We go to church and/or to meditation to worship and to serve others. We hope to worship with heart and mind wherever we go. As I understand my own religion, there is no fixed boundary between The Church and metaphysical philosophizing. Those who seek hardest in almost any religion can be found reading in many religions, seeking always to enlarge and enrich the view of the mystery which we carry with us and within us.

Within your church, especially if you are in any way responsible for sharing Christian life and worship with others, offer only what you can honestly give in an orthodox way. It is not fair to your church to attempt to bring into play concepts which do not fit comfortably within orthodox Christian doctrine. Of course, if someone asks you privately about a certain facet of the faith and you discover that that person is having difficulties along the same lines that you did when you had to face and blend together the difficulty between orthodox belief and what you yourself felt and experienced as true, then you may share your own path with another. But there is no need for you to complicate someone else’s walk with Christ gratuitously.

Nor is there any need for you to attempt to bring those in your meditation group or those for whom you channel to Christ. You may certainly say that you are a Christian when it is relevant to the conversation and you will find that if you declare and witness to your own faith with simple brevity, many people will seek you out and ask you about the Christian walk.


It is something that many Americans, anyway, want very much to be a part of because not going to church is, in a way, a separation from much that is good about American life. However, I do not believe in trying to change people, whether it is Christians who will not listen to new-age thinking or new-age metaphysicians who want nothing to do with orthodox Christianity. In either case, it is infringing on free will to offer ideas to people who are not asking to hear them.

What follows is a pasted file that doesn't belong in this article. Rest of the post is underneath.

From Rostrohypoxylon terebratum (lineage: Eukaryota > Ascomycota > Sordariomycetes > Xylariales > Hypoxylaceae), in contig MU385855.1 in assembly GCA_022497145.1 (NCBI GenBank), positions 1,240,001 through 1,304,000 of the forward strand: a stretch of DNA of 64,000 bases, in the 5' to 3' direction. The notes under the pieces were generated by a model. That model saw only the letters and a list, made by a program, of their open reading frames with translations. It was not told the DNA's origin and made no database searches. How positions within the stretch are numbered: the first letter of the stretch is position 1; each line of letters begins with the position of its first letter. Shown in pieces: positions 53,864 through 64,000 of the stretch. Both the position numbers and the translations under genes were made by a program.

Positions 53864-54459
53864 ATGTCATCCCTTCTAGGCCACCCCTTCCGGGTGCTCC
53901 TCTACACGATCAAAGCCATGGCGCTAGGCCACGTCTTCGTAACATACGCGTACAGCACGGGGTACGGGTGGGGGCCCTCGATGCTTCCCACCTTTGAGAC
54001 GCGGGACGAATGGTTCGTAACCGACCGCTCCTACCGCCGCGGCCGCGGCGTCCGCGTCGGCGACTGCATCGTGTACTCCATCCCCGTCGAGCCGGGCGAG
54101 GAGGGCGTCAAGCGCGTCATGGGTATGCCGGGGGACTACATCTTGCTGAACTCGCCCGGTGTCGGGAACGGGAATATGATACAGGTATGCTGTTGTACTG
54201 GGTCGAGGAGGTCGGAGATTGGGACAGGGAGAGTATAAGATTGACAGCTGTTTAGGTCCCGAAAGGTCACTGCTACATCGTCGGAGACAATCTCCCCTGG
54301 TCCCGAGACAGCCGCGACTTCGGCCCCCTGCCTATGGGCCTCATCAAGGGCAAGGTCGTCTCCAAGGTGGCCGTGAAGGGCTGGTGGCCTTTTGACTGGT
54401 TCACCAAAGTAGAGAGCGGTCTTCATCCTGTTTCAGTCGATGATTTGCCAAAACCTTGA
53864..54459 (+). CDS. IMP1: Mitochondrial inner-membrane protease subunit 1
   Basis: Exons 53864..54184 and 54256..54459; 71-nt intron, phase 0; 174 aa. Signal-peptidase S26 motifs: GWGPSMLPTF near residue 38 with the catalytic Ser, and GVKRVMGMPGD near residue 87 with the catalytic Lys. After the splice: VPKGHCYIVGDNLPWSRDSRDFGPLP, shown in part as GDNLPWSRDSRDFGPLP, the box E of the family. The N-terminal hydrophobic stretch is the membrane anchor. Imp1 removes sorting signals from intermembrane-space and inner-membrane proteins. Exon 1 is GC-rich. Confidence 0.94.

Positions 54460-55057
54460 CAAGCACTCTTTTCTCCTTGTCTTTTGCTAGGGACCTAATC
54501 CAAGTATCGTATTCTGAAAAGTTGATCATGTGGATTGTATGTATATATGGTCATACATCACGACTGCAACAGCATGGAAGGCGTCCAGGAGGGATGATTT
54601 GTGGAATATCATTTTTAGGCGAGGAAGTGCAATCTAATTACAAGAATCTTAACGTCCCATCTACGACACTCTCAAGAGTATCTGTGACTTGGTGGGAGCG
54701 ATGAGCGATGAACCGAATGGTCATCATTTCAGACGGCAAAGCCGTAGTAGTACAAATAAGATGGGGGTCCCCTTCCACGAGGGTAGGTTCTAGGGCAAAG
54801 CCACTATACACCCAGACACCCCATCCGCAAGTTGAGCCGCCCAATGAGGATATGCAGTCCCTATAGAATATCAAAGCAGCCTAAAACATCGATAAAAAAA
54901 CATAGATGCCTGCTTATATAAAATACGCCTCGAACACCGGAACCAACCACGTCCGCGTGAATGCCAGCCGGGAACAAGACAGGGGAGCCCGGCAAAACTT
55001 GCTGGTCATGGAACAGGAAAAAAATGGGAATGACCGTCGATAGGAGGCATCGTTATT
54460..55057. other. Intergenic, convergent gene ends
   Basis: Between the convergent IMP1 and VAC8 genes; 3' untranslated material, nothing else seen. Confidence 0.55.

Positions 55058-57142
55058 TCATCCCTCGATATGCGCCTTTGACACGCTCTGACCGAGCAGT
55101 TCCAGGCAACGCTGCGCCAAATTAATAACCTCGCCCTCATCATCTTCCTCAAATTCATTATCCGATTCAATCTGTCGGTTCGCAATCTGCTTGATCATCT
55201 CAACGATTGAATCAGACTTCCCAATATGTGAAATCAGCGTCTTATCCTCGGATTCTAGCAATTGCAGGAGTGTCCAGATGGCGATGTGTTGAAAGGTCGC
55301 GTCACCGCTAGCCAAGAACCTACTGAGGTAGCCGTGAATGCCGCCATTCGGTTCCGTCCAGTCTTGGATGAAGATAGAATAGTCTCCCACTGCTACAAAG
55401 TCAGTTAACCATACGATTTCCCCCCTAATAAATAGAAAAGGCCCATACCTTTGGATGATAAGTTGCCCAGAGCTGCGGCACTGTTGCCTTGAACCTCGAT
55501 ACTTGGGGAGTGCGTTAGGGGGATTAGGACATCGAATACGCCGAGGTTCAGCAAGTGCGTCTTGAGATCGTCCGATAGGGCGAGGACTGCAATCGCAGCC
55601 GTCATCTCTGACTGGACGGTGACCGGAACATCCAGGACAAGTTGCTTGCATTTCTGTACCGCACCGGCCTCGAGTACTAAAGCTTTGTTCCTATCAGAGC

A note, to keep myself and you honest. This book, and this chapter, are written “in the garden” of quiet contemplation and composition, and one might think that my walk with Christ never leaves Eden, since I seem to have no visible problems. But, like any intellectual, I am against my own better judgment, frequently gone far into the desert of despair, wandering lost until once again the voice of the Spirit breaks through to me and I am again aware of being redeemed.


A life lived in faith does not guarantee what the world thinks of as peace or happiness, nor do one’s personality traits cease having disadvantages, if one lives magically. Further, please know that I do not presume to be any sort of Christian apologist, as I have no theological training and speak only as one who knows herself to be irreparably the least of those calling themselves Christian; in no way does my life actually represent my numerous ideals and intentions.


Nevertheless, to align oneself with principles of ultimate worth is to greatly enrich, ennoble and simplify a life pattern.

If you wish to write me about Christianity and channeling and the problems that you are having, I would be glad to hear what you have to say and to respond to you.